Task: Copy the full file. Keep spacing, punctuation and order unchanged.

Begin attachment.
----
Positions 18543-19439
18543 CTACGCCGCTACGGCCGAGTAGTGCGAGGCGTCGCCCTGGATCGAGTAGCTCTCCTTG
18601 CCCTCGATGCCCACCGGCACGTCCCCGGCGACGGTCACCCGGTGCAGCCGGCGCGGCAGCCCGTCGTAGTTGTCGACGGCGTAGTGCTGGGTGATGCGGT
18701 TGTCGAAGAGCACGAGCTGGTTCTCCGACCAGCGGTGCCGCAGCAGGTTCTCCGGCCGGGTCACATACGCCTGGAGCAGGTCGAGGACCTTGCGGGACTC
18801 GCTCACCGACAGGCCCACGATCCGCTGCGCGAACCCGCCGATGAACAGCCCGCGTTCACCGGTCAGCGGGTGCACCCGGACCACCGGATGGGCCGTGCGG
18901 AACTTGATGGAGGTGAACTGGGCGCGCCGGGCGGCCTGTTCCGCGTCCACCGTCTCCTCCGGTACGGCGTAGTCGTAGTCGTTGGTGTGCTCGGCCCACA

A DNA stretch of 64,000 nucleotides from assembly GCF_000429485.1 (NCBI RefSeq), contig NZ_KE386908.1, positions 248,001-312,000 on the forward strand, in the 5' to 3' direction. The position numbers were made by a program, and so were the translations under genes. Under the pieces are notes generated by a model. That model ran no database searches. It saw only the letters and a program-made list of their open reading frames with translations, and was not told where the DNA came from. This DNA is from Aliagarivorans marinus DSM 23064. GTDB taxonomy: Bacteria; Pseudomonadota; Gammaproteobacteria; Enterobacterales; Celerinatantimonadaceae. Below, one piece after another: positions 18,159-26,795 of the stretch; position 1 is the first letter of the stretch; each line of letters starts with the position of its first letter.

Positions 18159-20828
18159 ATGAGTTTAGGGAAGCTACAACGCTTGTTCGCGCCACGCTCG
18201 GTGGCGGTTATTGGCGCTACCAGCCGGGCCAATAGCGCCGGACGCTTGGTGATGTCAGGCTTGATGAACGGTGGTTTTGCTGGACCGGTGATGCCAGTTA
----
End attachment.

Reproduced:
Positions 18543-19439
18543 CTACGCCGCTACGGCCGAGTAGTGCGAGGCGTCGCCCTGGATCGAGTAGCTCTCCTTG
18601 CCCTCGATGCCCACCGGCACGTCCCCGGCGACGGTCACCCGGTGCAGCCGGCGCGGCAGCCCGTCGTAGTTGTCGACGGCGTAGTGCTGGGTGATGCGGT
18701 TGTCGAAGAGCACGAGCTGGTTCTCCGACCAGCGGTGCCGCAGCAGGTTCTCCGGCCGGGTCACATACGCCTGGAGCAGGTCGAGGACCTTGCGGGACTC
18801 GCTCACCGACAGGCCCACGATCCGCTGCGCGAACCCGCCGATGAACAGCCCGCGTTCACCGGTCAGCGGGTGCACCCGGACCACCGGATGGGCCGTGCGG
18901 AACTTGATGGAGGTGAACTGGGCGCGCCGGGCGGCCTGTTCCGCGTCCACCGTCTCCTCCGGTACGGCGTAGTCGTAGTCGTTGGTGTGCTCGGCCCACA

A DNA stretch of 64,000 nucleotides from assembly GCF_000429485.1 (NCBI RefSeq), contig NZ_KE386908.1, positions 248,001-312,000 on the forward strand, in the 5' to 3' direction. The position numbers were made by a program, and so were the translations under genes. Under the pieces are notes generated by a model. That model ran no database searches. It saw only the letters and a program-made list of their open reading frames with translations, and was not told where the DNA came from. This DNA is from Aliagarivorans marinus DSM 23064. GTDB taxonomy: Bacteria; Pseudomonadota; Gammaproteobacteria; Enterobacterales; Celerinatantimonadaceae. Below, one piece after another: positions 18,159-26,795 of the stretch; position 1 is the first letter of the stretch; each line of letters starts with the position of its first letter.

Positions 18159-20828
18159 ATGAGTTTAGGGAAGCTACAACGCTTGTTCGCGCCACGCTCG
18201 GTGGCGGTTATTGGCGCTACCAGCCGGGCCAATAGCGCCGGACGCTTGGTGATGTCAGGCTTGATGAACGGTGGTTTTGCTGGACCGGTGATGCCAGTTA